WELLNESS & SAFETY COVID-19 precautions being taken at the Capitol for 2021 Legislative Session

rkansas Code calls for the Arkansas Legislature to convene on the “second Monday of January of each odd numbered year.” In a normal year there would be large meetings, small meetings, hearings, and testimonies at the Capitol and the Big Mac Building. However, there is nothing normal about the times we are living in right now. So, with COVID-19 what will the 2021 session look like? How can we have the session safely for the senators, representatives, staff, lobbyists, county and municipal officials, and the public? For some perspective, let’s look at a couple of other states that have already had their legislative sessions. California’s session was interrupted by the pandemic. Tey started on Jan. 6 and suspended the session on March 16. Tey resumed the session on July 27 and adjourned on August 31. When they reconvened, guidelines were established. Everyone had to wear masks, the number of visitors to the Assembly and Senate floors were limited to provide more social- distancing space among members, and plexiglass dividers were installed in both chambers. But, even though the ground rules were created, according to US News, “as the end-of-session frenzy gripped them in late August, pandemic no-nos spiked: Lawmakers huddled closely, let their masks slip below their noses, smooshed together for photos and shouted “Aye!” and “No!” when voting in the Senate, potentially spraying virus-laden particles at their colleagues.” In Tennessee, in March, the Legislature implemented


COVID-19 protocols and procedures according to guidance from the Centers for Disease Control (CDC) and Tennessee Department of Health. Tese included closing the Capitol campus to the public, with limited exceptions; temperature checks for employees and guests entering the building; masks required in common areas; and plastic glass dividers in committee rooms and chamber floors. Signs encouraging social distancing are posted throughout the Capitol campus and surfaces frequently are sanitized. However, there were still some rough spots along the road. Democratic Caucus Chairman Raumesh Akbari thought additional measures should be taken. “Our staff members and visitors are required to wear masks in common areas, and they’re temperature checked, so I think that it would be hypocritical and counterproductive for members not to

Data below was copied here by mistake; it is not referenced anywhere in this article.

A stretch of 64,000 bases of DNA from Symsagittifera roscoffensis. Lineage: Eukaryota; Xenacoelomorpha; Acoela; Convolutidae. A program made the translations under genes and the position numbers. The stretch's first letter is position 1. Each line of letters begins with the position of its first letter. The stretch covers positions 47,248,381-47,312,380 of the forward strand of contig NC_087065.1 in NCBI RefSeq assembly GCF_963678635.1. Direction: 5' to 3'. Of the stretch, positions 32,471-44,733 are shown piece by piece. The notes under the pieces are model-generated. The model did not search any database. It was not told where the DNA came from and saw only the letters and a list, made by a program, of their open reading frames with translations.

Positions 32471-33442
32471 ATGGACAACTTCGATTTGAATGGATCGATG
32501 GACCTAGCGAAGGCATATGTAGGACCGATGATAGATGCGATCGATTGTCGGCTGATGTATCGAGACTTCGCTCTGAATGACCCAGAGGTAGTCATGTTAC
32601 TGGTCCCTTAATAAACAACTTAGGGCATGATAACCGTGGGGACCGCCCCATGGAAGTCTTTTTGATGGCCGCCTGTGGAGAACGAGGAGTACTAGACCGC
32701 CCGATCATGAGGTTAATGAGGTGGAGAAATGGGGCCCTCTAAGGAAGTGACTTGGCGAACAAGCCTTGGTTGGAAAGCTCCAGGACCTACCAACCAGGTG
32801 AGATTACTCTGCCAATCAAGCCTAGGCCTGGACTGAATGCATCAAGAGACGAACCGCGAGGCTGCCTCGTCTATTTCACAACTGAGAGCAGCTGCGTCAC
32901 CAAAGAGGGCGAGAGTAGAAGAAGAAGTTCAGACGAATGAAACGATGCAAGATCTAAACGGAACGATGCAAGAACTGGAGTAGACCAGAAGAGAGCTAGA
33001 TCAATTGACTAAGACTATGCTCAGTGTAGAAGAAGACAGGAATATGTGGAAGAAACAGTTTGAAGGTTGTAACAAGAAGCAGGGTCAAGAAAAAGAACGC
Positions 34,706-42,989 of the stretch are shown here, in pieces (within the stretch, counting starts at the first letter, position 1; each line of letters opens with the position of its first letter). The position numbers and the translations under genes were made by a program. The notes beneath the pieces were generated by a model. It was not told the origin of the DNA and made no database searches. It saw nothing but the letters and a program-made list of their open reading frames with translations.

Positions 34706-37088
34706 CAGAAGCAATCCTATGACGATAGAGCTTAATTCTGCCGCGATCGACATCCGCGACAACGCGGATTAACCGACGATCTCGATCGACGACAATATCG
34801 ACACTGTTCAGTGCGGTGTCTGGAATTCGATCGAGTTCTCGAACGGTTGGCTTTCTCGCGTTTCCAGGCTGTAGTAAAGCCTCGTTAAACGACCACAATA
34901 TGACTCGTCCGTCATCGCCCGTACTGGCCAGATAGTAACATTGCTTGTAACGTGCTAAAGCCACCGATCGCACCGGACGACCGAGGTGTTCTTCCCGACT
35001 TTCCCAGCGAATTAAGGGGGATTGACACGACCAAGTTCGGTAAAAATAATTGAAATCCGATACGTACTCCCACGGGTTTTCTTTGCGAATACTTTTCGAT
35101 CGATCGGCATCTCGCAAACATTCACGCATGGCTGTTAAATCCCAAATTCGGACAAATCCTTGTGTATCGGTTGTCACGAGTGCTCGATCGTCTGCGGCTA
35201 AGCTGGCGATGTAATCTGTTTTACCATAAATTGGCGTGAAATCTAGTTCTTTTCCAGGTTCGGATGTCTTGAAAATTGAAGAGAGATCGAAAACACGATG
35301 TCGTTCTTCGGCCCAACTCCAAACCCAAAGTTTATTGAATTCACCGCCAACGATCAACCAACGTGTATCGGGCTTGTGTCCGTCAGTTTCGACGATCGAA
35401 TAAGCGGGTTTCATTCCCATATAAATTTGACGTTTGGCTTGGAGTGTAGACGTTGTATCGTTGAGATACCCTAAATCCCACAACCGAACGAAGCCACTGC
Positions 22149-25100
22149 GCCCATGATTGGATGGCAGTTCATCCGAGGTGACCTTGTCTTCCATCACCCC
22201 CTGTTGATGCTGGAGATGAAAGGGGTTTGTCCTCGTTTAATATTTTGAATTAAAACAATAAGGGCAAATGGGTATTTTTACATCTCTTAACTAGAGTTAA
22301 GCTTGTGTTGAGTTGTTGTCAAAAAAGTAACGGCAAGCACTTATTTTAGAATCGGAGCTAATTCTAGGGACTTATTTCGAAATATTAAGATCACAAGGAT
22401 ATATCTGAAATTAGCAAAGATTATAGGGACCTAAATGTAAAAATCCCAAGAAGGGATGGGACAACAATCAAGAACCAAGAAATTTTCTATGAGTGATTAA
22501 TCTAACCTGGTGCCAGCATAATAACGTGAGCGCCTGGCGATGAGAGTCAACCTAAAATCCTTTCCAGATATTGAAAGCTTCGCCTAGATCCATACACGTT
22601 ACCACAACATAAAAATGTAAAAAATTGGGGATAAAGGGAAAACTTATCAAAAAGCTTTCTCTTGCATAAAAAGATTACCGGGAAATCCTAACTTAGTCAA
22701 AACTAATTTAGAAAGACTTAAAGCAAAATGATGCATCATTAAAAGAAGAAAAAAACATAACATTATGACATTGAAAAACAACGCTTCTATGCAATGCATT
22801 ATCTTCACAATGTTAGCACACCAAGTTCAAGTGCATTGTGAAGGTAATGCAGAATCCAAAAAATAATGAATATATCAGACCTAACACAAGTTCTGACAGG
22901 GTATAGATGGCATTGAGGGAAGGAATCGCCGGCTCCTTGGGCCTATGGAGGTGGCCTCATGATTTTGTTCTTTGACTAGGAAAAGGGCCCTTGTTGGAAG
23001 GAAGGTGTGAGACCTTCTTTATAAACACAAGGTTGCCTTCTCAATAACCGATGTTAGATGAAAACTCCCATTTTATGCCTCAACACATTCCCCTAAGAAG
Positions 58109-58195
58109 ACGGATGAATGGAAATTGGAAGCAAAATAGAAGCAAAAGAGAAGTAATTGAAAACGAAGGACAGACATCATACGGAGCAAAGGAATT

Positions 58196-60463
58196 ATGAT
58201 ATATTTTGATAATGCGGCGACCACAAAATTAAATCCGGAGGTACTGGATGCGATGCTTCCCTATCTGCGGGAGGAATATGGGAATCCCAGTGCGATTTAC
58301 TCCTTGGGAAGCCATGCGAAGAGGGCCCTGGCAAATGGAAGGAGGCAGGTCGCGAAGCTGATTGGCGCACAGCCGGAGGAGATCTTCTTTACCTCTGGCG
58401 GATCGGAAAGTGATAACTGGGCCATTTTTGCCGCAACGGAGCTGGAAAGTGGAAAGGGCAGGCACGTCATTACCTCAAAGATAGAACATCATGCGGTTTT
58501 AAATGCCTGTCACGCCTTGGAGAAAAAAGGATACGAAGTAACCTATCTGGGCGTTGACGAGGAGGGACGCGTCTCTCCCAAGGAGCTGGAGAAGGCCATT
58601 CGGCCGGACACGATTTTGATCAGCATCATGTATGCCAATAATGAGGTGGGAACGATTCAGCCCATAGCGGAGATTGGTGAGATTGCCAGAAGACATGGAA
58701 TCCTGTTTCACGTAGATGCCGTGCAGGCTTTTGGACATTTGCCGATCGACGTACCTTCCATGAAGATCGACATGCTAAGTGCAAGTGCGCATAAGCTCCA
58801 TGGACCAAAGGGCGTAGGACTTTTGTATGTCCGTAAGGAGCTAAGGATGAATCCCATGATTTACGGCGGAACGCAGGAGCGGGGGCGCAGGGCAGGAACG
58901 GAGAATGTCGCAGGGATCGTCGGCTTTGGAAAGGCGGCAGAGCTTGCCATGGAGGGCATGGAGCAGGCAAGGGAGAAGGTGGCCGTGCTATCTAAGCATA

have to wear a mask as well,” Akbari said. “We don’t want our special session to be a super-spreader event.” Tis fall, 14 Arkansas state legislators tested positive for COVID-19. With that in mind, let’s look at what the Bureau of Legislative Research (BLR), as well as House and Senate committees, are planning to keep all involved in the session as safe as possible. Here are some of the COVID-safe measures being taken:

Becky Comet AAC Member Benefits Manager

A legislative panel authorized the Bureau of Legislative Research to spend more than $170,000 to make a conference room on the fourth floor of the Multi-Agency Complex -- immediately west of the state Capitol — suitable for a House committee to use in next year’s regular session.

• Te panel also authorized the bureau to spend nearly $400,000 to upgrade the bureau’s audio and visual systems for two rooms on the fifth floor of the Multi-Agency Complex.

• House leaders are looking at using committee Rooms A and B on the fifth floor of the complex and a conference room on the fourth floor, which some officials call Room C, of that building, as well as Room 151 in the Capitol as much as possible for committee meetings in the regular session to allow for social distancing.

• According to Marty Garrity, director of BLR, the fourth-floor conference room needs to be outfitted with video streaming equipment, a video production system, microphones, projectors and speakers in order to provide for transparency to the public.

• Rep. Jeff Wardlaw would like to limit the elevators to only lawmakers or staff members between the fourth and fifth floors, and for the conference room entrance for the public and lobbyists to be on the fourth floor, “so they walk straight in.”

• Te Bureau of Legislative Research plans to have plastic-glass partitions installed in Room A in advance of the regular session and will require social distancing in that room.


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